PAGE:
This is an awesome story – but it doesn’t start out that way.
Last year we told you about the Ugandan Little League team that was the first ever African team to earn its way into the Little League World Series; and how they were denied visas to enter the USA. The Ugandan team, from the city of Kampala, could not obtain entry when birth records for some of the team members were deemed unacceptable.
Despite pressure from the media and little league officials, the state department stood by its decision and the team was could not compete in the tournament.
The young players from Uganda, who are between eleven and twelve, were obviously devastated by the turn of events, but they will get to try their hand against some of the best little league players in the world soon.
Tonight, the Langley Little Leaguers, who were scheduled to play first against the Ugandan team in last year’s World Series, are flying to East Africa to begin a weeklong series of games against the slighted team. And that’s not all. Thanks to the work of Ruth Hoffman, a Vancouver-based mother of three who read about the story in the NY Times, Right to Play, and countless donors, the Langley, BC based little league team will be bringing with them new sporting equipment and shoes, money to build and upgrade baseball diamonds throughout the region, and thousands of dollars in scholarships for the Ugandan players.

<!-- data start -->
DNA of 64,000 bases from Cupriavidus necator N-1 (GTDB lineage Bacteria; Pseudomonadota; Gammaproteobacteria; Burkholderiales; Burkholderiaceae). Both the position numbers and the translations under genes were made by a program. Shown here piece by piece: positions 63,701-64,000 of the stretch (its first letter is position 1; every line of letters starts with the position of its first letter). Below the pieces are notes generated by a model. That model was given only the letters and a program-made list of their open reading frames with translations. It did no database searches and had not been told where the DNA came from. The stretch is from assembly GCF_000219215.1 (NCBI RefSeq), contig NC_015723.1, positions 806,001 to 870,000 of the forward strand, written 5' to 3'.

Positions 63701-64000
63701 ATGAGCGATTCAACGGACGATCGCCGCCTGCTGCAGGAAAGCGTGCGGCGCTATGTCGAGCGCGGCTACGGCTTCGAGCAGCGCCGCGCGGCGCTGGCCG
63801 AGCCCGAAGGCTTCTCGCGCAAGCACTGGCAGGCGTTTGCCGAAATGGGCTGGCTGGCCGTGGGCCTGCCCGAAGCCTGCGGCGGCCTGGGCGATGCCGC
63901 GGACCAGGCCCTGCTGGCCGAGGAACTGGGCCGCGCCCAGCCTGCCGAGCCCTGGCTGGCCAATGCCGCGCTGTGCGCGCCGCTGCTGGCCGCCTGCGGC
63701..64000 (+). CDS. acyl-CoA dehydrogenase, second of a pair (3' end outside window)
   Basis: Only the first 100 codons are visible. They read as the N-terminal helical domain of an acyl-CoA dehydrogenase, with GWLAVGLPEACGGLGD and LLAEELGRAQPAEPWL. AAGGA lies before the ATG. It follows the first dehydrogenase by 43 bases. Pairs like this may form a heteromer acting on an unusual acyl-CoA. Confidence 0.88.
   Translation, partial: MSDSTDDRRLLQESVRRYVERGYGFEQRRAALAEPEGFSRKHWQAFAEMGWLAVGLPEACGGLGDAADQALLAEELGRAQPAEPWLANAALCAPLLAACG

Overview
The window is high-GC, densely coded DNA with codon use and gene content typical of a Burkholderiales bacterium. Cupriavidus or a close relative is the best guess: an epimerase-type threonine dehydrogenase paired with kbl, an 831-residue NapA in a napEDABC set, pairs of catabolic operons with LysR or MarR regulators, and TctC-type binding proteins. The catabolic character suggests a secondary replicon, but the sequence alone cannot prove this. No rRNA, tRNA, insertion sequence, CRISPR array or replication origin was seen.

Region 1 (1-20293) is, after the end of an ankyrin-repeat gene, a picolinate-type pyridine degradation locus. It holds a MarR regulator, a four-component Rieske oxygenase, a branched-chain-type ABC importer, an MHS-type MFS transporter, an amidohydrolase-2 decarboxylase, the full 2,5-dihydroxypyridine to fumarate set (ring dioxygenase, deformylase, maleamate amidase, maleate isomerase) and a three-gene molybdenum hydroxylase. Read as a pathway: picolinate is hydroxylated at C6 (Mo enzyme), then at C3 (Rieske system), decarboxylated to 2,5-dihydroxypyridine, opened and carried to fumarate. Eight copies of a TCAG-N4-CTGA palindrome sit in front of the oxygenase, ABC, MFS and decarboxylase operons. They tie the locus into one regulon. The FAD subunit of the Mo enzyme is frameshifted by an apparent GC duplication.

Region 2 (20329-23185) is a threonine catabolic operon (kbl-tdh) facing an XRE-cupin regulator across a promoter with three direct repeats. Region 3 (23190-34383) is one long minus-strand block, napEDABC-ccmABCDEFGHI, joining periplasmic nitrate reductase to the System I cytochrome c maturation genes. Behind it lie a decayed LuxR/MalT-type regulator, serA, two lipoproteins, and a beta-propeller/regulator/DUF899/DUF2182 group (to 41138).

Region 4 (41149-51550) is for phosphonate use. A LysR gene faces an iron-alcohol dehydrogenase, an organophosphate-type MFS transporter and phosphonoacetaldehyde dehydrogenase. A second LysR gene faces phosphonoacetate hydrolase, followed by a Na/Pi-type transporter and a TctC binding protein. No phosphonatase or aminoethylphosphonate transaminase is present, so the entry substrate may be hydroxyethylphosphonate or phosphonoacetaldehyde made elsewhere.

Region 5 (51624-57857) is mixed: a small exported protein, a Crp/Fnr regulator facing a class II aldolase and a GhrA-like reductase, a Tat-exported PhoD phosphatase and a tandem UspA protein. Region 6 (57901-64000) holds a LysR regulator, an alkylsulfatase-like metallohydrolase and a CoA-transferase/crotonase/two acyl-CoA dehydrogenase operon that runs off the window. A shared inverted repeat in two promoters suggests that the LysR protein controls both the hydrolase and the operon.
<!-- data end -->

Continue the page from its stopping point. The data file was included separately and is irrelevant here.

It’s an awesome chapter in a story that seemed to have a sad ending.
However, the story is not over and we can still help! Right to Play has already raised over $135,000 for the project, but they are still hoping to raise $20,000 more by the time the tournament starts on January 15th. So CLICK HERE to make a donation and be a part of changing kid’s lives.
ESPN has done a great job of covering this story and last year they posted this video about the team, by documentary maker Jay Shapiro. If you’ve got five minutes, watch it. I promise it’s worth your time: